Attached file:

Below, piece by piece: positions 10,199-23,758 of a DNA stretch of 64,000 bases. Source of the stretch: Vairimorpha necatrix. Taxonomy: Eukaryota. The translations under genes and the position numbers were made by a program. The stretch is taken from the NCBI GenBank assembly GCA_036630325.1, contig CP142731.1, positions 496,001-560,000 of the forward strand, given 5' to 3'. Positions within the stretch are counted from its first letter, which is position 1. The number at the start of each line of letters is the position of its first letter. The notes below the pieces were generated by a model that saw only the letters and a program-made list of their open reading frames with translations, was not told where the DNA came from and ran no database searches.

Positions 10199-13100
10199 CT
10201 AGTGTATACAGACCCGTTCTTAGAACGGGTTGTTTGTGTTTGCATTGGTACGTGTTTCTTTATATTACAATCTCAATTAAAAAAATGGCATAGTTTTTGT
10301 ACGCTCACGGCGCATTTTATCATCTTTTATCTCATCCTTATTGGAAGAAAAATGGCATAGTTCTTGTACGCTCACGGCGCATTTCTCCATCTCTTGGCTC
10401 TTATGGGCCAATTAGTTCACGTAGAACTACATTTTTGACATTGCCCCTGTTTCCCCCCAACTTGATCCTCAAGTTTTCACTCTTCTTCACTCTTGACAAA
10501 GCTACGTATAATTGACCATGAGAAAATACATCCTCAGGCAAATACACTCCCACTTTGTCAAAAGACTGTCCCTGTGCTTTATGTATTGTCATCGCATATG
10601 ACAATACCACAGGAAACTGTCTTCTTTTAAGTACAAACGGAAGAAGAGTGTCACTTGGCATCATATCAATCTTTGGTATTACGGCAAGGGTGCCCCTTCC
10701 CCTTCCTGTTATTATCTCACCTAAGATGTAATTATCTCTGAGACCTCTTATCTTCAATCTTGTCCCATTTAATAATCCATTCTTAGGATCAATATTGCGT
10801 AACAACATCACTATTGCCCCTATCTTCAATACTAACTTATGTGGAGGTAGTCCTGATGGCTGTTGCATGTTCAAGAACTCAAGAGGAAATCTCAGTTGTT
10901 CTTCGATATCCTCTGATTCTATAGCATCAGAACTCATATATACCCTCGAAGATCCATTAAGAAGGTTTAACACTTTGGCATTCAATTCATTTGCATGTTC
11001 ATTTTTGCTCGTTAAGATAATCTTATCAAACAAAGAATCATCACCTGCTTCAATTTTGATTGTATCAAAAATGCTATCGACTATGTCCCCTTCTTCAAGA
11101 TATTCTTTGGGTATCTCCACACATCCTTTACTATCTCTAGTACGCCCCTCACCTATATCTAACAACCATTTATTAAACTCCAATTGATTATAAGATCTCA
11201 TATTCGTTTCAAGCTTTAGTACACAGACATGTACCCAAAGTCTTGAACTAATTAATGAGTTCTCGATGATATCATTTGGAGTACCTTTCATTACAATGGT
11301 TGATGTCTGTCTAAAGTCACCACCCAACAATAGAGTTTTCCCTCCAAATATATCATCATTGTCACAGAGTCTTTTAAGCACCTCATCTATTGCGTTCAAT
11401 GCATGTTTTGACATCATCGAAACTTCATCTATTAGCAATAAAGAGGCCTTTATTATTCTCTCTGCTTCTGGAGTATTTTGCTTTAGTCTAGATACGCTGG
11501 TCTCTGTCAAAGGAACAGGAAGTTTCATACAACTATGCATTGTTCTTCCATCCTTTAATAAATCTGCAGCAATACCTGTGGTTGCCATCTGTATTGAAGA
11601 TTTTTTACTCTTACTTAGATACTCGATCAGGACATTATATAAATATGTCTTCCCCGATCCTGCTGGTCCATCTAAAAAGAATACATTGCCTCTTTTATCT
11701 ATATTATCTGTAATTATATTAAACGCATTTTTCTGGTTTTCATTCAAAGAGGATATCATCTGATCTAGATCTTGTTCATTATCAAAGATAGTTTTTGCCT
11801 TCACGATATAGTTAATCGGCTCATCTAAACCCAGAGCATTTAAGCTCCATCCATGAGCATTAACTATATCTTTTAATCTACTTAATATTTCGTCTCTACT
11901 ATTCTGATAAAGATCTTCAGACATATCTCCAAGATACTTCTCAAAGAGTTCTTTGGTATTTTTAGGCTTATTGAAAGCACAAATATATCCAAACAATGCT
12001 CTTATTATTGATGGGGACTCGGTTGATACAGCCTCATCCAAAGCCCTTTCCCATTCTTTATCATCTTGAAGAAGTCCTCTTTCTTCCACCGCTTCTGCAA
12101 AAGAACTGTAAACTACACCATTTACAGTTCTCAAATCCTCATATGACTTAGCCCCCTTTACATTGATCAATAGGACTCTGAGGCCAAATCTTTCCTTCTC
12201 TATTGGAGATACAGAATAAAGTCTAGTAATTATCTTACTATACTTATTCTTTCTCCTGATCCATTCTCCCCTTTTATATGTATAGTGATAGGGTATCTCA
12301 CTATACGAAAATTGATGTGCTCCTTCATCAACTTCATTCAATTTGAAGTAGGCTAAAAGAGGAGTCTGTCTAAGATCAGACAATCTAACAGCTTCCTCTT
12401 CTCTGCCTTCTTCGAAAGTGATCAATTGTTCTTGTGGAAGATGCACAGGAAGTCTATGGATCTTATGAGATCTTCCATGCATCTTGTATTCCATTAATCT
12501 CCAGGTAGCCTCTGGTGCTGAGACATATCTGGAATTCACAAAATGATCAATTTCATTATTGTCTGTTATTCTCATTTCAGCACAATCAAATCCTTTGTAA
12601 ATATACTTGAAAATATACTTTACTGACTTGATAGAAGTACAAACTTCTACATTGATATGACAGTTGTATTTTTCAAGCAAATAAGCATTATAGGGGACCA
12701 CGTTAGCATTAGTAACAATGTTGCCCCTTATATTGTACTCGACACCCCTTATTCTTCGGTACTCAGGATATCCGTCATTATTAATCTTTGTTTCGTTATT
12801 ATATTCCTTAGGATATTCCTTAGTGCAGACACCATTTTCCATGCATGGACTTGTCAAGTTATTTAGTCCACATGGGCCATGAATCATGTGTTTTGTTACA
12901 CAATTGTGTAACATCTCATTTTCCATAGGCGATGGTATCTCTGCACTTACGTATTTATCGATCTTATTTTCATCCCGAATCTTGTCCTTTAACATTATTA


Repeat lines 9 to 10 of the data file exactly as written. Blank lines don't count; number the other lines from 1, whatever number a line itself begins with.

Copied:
10701 CCTTCCTGTTATTATCTCACCTAAGATGTAATTATCTCTGAGACCTCTTATCTTCAATCTTGTCCCATTTAATAATCCATTCTTAGGATCAATATTGCGT
10801 AACAACATCACTATTGCCCCTATCTTCAATACTAACTTATGTGGAGGTAGTCCTGATGGCTGTTGCATGTTCAAGAACTCAAGAGGAAATCTCAGTTGTT